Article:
By Elizabeth J. Goldstein
Special to the Legal
Apparently, ESPN knew long before Faith Hill belted out her NBC opening number that we’d all been waiting all day for Sunday night – and not for baseball. The case of ESPN v. Office of the Commissioner of Baseball, 76 F. Supp.2d 383 (S.D.N.Y. 1999), tells an interesting contractual tale. The contract between ESPN and MLB required ESPN to broadcast a baseball game every Sunday night. ESPN could pre-empt this schedule “for an event of significant viewer interest” if MLB gave its consent. MLB could not unreasonably withhold this consent.
In January 1998, ESPN requested MLB’s approval to broadcast several NFL games on Sunday night in lieu of baseball games. The baseball games would then be moved to ESPN2 per the parties’ contract. MLB refused to grant its permission for the switch. However, ESPN went ahead and broadcast the NFL games anyway. MLB refused to allow ESPN to broadcast the baseball games on ESPN2.
The same series of events occurred in January 1999. ESPN sought permission to move several Sunday night baseball games to ESPN2 so it could broadcast Sunday night NFL games on ESPN. MLB refused. In April 1999, MLB terminated its contract with ESPN, alleging breach of contract based upon ESPN’s decision to broadcast Sunday night NFL games. In the lawsuit, the parties disputed whether past conduct, including a prior written contract between the parties, was admissible to assist a jury in interpreting the contract provision in dispute, the provision requiring MLB not to unreasonably withhold its permission for ESPN to broadcast something other than baseball on Sunday nights.
MLB argued that ESPN could not introduce the prior written contract because of the current contract’s merger clause. The court, however, disagreed. It concluded that while the merger clause prevented the prior written agreement from being considered part of the agreement, it could be used to discern the meaning of an ambiguous contract term. Thus, the prior written agreement was admissible at trial to shed light on the meaning of the disputed provision.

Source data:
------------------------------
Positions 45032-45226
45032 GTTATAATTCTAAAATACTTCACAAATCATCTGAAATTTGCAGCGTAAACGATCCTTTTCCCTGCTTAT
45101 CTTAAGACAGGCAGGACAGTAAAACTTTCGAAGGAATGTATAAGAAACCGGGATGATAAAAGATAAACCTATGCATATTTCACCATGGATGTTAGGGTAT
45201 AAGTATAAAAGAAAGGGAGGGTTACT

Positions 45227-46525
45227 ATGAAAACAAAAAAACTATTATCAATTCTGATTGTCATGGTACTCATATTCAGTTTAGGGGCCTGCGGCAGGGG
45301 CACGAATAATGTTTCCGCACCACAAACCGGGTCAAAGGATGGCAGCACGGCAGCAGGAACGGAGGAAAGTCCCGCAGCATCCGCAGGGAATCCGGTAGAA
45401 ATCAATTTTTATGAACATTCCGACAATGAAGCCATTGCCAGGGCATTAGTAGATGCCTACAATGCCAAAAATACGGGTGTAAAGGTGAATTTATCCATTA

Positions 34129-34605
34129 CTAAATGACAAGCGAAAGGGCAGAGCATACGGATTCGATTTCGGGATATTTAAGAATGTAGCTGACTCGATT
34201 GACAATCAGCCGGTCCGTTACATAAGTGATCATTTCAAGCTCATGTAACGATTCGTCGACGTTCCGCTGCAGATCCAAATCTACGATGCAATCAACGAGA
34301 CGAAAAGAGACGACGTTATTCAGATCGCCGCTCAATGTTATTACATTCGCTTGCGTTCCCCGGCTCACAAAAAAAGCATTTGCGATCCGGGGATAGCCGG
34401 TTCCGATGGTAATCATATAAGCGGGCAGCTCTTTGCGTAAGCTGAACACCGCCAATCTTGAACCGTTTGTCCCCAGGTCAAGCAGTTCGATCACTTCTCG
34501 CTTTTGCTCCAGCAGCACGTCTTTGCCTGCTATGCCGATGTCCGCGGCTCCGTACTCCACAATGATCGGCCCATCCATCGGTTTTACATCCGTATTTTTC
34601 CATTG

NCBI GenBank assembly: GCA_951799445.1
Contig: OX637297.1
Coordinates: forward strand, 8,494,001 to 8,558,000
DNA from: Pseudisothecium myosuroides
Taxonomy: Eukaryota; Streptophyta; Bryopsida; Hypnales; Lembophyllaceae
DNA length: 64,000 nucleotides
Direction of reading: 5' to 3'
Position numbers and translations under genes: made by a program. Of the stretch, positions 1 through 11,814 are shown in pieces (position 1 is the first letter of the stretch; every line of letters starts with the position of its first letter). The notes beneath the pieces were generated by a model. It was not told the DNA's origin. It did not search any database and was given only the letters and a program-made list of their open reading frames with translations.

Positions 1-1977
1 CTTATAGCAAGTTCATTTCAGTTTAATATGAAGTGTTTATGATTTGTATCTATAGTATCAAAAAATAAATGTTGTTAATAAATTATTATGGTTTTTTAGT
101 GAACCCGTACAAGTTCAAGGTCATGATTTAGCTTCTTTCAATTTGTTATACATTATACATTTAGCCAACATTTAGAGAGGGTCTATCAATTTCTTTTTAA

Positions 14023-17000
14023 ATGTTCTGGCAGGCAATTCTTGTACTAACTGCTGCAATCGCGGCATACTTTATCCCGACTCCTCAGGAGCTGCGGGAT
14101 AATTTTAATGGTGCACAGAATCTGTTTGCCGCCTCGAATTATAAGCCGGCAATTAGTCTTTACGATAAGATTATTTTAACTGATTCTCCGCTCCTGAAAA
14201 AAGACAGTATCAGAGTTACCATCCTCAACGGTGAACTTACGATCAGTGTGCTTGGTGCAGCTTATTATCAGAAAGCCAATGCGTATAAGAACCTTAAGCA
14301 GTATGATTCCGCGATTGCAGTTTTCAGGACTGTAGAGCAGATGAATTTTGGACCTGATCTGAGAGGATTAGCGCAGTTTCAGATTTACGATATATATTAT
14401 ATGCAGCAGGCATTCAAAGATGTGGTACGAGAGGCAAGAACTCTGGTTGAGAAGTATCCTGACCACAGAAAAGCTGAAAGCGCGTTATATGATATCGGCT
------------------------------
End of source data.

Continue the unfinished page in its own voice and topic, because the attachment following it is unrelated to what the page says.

Of course, many drafters intend to start with a clean slate when executing a new agreement. This is one of the reasons for the merger clause. To truly excise prior agreements and prior conduct from the interpretation of the new agreement, one treatise, Negotiating and Drafting Contract Boilerplate, Tina L. Stark, ALM Publishing, New York, 2003, suggests the following sentence:
“The provisions of this Agreement may not be explained, supplemented or qualified through evidence of trade usage or a prior course of dealings.”
Whether or not such a clause would effectively prevent a court from relying on extrinsic evidence where it finds the contract language ambiguous or unclear is problematic, however. The suggested language might well be effective to preclude additions or qualifications to the present agreement, but “interpretation” would be difficult to eliminate where a court is seeking guidance, in construing a doubtful term.
In any event, when parties seek to use a prior course of dealings to avoid contractual duties or to unreasonably withhold approval of the other party’s request for relief from an onerous term, perhaps the question should be: Are you ready for some litigation?
This posting is for informational purposes and should not be construed or interpreted as either legal advice on any matter or as in any way creating an attorney-client relationship.